Table of Contents

    Topic review

    Temperature-Sensitive Nanomaterials therapeutic potentials

    Subjects: Oncology
    View times: 34
    Submitted by: Timo L. M. Ten Hagen


    Nanotechnology has great capability in formulation, reduction of side effects, and enhancing pharmacokinetics of chemotherapeutics by designing stable or long circulating nano-carriers. However, effective drug delivery at the cellular level by means of such carriers is still unsatisfactory. One promising approach is using spatiotemporal drug release by means of nanoparticles with the capacity for content release triggered by internal or external stimuli. Among different stimuli, interests for application of external heat, hyperthermia, is growing. Advanced technology, ease of application and most importantly high level of control over applied heat, and as a result triggered release, and the adjuvant effect of hyperthermia in enhancing therapeutic response of chemotherapeutics, i.e., thermochemotherapy, make hyperthermia a great stimulus for triggered drug release. Therefore, a variety of temperature sensitive nano-carriers, lipid or/and polymeric based, have been fabricated and studied. Importantly, in order to achieve an efficient therapeutic outcome, and taking the advantages of thermochemotherapy into consideration, release characteristics from nano-carriers should fit with applicable clinical thermal setting. Here we introduce and discuss the application of the three most studied temperature sensitive nanoparticles with emphasis on release behavior and its importance regarding applicability and therapeutic potentials.

    1. Introduction

    For a chemotherapeutic drug to be effective the concentration reaching the target site (e.g., the tumor) needs to be sufficient enough to eradicate all tumor cells, which is one of the major challenges in chemotherapy. Often the high cytotoxic activity of a therapeutic compound observed in vitro is not matched after administration in animal models or patients. When injected into the bloodstream low-molecular weight chemotherapeutic agents exhibit short plasma half-lives due to distribution throughout the entire body, fast clearance, neutralization, or degradation. While the large volume of distribution and fast clearance rate negatively impact intratumoral drug concentrations and exposure time in the tumor tissue [1], toxic effect on normal tissues or excreting organs simply make dose increase not an option [2].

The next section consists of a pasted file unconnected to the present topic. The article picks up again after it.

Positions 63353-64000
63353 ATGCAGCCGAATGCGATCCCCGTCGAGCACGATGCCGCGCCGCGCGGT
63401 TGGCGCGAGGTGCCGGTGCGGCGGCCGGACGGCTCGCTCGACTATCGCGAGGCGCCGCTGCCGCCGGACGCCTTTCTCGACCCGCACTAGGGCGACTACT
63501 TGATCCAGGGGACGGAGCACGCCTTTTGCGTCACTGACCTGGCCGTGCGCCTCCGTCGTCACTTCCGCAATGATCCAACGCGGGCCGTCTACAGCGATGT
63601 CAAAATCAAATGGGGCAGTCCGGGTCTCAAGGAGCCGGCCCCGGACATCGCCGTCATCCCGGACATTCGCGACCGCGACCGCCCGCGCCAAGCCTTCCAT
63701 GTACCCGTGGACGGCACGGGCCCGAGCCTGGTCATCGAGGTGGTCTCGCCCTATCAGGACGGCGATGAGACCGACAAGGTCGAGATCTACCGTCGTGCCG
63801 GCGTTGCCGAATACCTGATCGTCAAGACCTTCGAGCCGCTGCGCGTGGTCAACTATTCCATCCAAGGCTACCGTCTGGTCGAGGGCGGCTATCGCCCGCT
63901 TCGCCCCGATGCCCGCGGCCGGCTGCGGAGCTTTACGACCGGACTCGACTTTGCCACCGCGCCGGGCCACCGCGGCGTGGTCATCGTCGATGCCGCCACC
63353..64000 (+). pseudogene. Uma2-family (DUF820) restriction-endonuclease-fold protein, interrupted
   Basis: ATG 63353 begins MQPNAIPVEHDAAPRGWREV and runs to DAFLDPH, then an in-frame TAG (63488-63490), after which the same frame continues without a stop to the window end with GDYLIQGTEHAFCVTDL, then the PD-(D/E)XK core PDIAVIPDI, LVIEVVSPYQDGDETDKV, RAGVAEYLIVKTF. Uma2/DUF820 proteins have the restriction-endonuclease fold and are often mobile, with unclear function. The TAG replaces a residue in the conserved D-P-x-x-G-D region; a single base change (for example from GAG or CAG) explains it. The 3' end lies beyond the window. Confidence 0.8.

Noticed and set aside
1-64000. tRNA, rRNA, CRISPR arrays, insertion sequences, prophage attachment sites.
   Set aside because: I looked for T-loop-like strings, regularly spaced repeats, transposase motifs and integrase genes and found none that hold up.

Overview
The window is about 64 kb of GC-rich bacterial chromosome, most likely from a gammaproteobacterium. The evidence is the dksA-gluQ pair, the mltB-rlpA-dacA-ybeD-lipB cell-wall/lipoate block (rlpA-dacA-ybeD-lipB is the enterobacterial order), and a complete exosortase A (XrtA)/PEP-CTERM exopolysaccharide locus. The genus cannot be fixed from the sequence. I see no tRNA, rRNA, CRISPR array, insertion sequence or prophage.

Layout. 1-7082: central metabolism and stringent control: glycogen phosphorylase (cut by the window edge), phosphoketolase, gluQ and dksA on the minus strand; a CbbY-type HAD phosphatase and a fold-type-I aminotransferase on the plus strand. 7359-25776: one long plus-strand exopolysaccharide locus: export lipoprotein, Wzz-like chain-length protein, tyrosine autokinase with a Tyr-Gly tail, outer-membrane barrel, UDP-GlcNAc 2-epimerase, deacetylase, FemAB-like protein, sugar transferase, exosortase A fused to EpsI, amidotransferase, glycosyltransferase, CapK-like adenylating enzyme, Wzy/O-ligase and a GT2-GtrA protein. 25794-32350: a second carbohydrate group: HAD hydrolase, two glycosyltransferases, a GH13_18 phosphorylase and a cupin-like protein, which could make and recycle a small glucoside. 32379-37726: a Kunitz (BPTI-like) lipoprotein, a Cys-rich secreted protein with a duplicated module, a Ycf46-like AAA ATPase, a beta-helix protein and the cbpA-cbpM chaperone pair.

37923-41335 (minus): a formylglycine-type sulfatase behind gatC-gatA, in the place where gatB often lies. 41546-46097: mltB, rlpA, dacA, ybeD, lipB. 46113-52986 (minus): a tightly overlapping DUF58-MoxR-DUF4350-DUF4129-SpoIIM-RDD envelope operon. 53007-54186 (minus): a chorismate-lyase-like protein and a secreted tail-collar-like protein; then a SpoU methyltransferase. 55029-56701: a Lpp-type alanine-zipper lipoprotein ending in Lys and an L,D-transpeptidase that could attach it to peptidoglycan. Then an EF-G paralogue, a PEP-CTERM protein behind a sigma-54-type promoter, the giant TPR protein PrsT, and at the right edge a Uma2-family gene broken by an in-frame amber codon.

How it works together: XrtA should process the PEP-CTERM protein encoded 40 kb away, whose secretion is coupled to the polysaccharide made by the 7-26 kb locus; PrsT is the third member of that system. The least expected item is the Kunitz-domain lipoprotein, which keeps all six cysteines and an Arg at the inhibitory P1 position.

Encapsulating chemotherapeutic agents into a carrier not only enables administration of poor water soluble drugs [3][4][5] or preserves drugs from inactivation and degradation [6][7][8], it significantly reduces the exposure of normal tissues to chemotherapeutics by decreasing the distribution volume, which is under ideal circumstance a restriction to the blood pool, therefore lessening unwanted side effects on normal tissues. Modifications such as making nano-sized particles and PEGylation, which is the addition of polyethylene glycol to diminish recognition by macrophages, detract recognition of nanoparticle by the reticuloendothelial system (RES, i.e., macrophages) [9], and together with stable association of the encapsulated drug with the vehicle, grant a prolonged circulation of drugs in blood. In principle such modifications aim at taking advantage of pathological features of tumors where permeation into the tumor is enhanced due to fenestrated tumor vasculature and nanoparticles are retained inside tumors due to a lack of a functional lymphatic drainage; a mechanism known as enhanced permeation and retention (EPR) effect [10][11], and so far EPR-based passive targeting was the central paradigm in cancer nanomedicine. It has been shown that encapsulation of doxorubicin (DXR) in nano-sized PEGylated liposomes resulted in 250-fold reduced clearance rate and 60-fold reduced volume of distribution to 5.9 L compared to 365 L for free DXR when administered in a dose of 50 mg/m2 in humans [12], minifying the main dose-limiting cardiotoxicity associated with DXR treatment [13]. Meanwhile, compared to free DXR, higher accumulation of liposomal DXR in tumor has been achieved [14][15][16][17]. In this respect several clinically approved nanoparticles have been developed for treatment of cancer. However, the clinical success of these nanodrugs mostly relies on reduced side effect rather than improved antitumor efficacy.